Of course, this would have endangered the patient in question, had the medication not been a placebo. Giving the patient this dosage of medication would therefore be an extremely unethical action for the nurse to take. Still, out of the 22 nurses asked by Dr. Smith to administer the medication, only one disobeyed his orders.
Though it was only a psychological experiment and nobody came to harm, none of the nurses should have obeyed Dr. Smith's orders: for one, because both Dr. Smith's name and his voice were unknown to them, and two, because the dosage could have been lethal to the patient – the nurses obviously did not have prior knowledge of the drug in question, since it was fictional and a placebo, so for all they knew, it might have been as dangerous as giving twice the maximum dosage of morphine.
Hofling et al theorized that the high rate of obedience may stem from the fact that doctors have always naturally been authority figures to nurses – they have been through further years of medical school, they have earned their M.D., and therefore they “know better”. They also thought that the nurses' training at nursing or medical school may simply have taught them that obeying doctors and physicians was the right thing to do, in any given situation – again, because they would know what was right.
Discuss ethical and methodological considerations that may occur in the research described in part (a).
b) In both Milgram's and Hofling et al's studies, the obvious ethical considerations is that the participants were lied to: they did not give their informed consent, which is today required in psychological studies. Of course, since the two experiments differ some, the ethical considerations also do so.
Milgram's participants were led to believe that they were causing undue pain to a fellow human being, and additionally being coerced into doing so by the experimenter. One of the lines the experimenter would use in trying to get the participant to remain and go on with the experiment included that they were not allowed to go – that they did not have a choice. Though as many as 65% of the participants went all the way up to 450 volts, many were showing signs of stress, internal conflict, and asking to leave – though there was no physical pain inflicted on the learner, much psychological stress was inflicted on the teacher, or the participant. The participant was also given a real, 45 volts electrical shock prior to the start of the experiment, in order to allow them to experience what the learner would ostensibly go through. Again, though no such pain was inflicted on the learner, and 45 volts is not too high an amount of voltage, inflicting such mental and physical pain on the participant is not considered ethically correct.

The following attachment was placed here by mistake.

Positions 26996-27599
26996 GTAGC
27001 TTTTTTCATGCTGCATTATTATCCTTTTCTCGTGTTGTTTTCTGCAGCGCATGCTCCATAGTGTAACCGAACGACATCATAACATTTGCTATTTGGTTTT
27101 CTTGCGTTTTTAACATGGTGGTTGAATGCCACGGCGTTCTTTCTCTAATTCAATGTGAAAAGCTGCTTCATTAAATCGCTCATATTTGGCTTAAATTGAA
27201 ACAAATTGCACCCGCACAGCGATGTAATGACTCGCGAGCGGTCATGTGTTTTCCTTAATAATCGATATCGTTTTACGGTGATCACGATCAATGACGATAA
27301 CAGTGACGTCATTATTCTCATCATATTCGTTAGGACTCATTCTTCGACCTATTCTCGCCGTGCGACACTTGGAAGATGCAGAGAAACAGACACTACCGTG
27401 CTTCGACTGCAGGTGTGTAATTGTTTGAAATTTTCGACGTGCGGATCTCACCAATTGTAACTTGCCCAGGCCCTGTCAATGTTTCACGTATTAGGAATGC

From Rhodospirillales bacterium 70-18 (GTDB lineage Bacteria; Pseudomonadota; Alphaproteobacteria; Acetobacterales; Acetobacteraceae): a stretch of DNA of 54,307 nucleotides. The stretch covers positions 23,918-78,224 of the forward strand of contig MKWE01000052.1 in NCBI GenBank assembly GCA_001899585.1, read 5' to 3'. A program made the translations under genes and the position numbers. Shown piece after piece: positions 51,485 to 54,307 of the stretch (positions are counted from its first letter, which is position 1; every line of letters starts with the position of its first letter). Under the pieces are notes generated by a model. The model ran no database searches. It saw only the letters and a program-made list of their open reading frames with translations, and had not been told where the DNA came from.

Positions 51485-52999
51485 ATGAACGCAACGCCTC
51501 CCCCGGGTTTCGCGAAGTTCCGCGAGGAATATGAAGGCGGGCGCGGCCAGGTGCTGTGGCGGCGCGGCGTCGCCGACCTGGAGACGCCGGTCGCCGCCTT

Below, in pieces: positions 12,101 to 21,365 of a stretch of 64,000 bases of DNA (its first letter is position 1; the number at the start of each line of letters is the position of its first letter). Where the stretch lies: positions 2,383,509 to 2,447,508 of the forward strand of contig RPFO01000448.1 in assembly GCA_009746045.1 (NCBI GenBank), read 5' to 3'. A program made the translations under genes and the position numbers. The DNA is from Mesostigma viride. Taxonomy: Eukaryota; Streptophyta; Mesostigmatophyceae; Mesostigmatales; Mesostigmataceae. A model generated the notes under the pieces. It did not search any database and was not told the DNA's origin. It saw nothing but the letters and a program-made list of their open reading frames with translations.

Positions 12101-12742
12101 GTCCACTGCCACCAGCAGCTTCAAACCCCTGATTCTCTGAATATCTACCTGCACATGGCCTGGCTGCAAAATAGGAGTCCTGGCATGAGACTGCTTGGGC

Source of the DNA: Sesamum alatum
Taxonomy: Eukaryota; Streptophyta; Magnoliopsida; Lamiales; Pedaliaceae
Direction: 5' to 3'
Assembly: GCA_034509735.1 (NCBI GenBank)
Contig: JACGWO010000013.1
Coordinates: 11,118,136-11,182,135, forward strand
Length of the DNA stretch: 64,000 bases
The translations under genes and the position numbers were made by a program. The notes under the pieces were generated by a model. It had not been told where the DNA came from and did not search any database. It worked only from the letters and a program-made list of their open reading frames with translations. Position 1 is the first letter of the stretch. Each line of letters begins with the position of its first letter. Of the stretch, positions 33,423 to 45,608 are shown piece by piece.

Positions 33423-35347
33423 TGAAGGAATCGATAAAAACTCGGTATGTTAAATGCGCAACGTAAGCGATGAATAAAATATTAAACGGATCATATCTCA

Again, Hofling et al's participants were lied to – there was no Dr. Smith and the drug the participants were asked to administer was fictional. Though write-ups of the studies do not indicate either way, it is likely to believe that being ordered to administrate a drug unknown to them and at twice the maximum dosage would cause both stress and internal conflict to the nurses in question – much like the administering of electrical shocks did to Milgram's participants, though perhaps not as much so, as the patient did not appear to be a confederate and so likely did not pretend to suffer as Milgram's confederate did. Additionally, there was no physical pain inflicted on the nurses. Still, the knowledge that the medicine they were giving to a patient at such a high dosage would most likely have caused the nurses a lot of tension, obedient though they were. Much like Milgram's experiment, this experiment would not today be considered ethically correct, since there was no actual informed consent given, and there was undue mental stress caused to the participants.
From a methodological standpoint, Milgram's and Hofling et al's experiments differ a little bit more: Milgram's experiment was carried out in a laboratory, while Hofling et al's experiment was a field study – it was carried out in a realistic situation.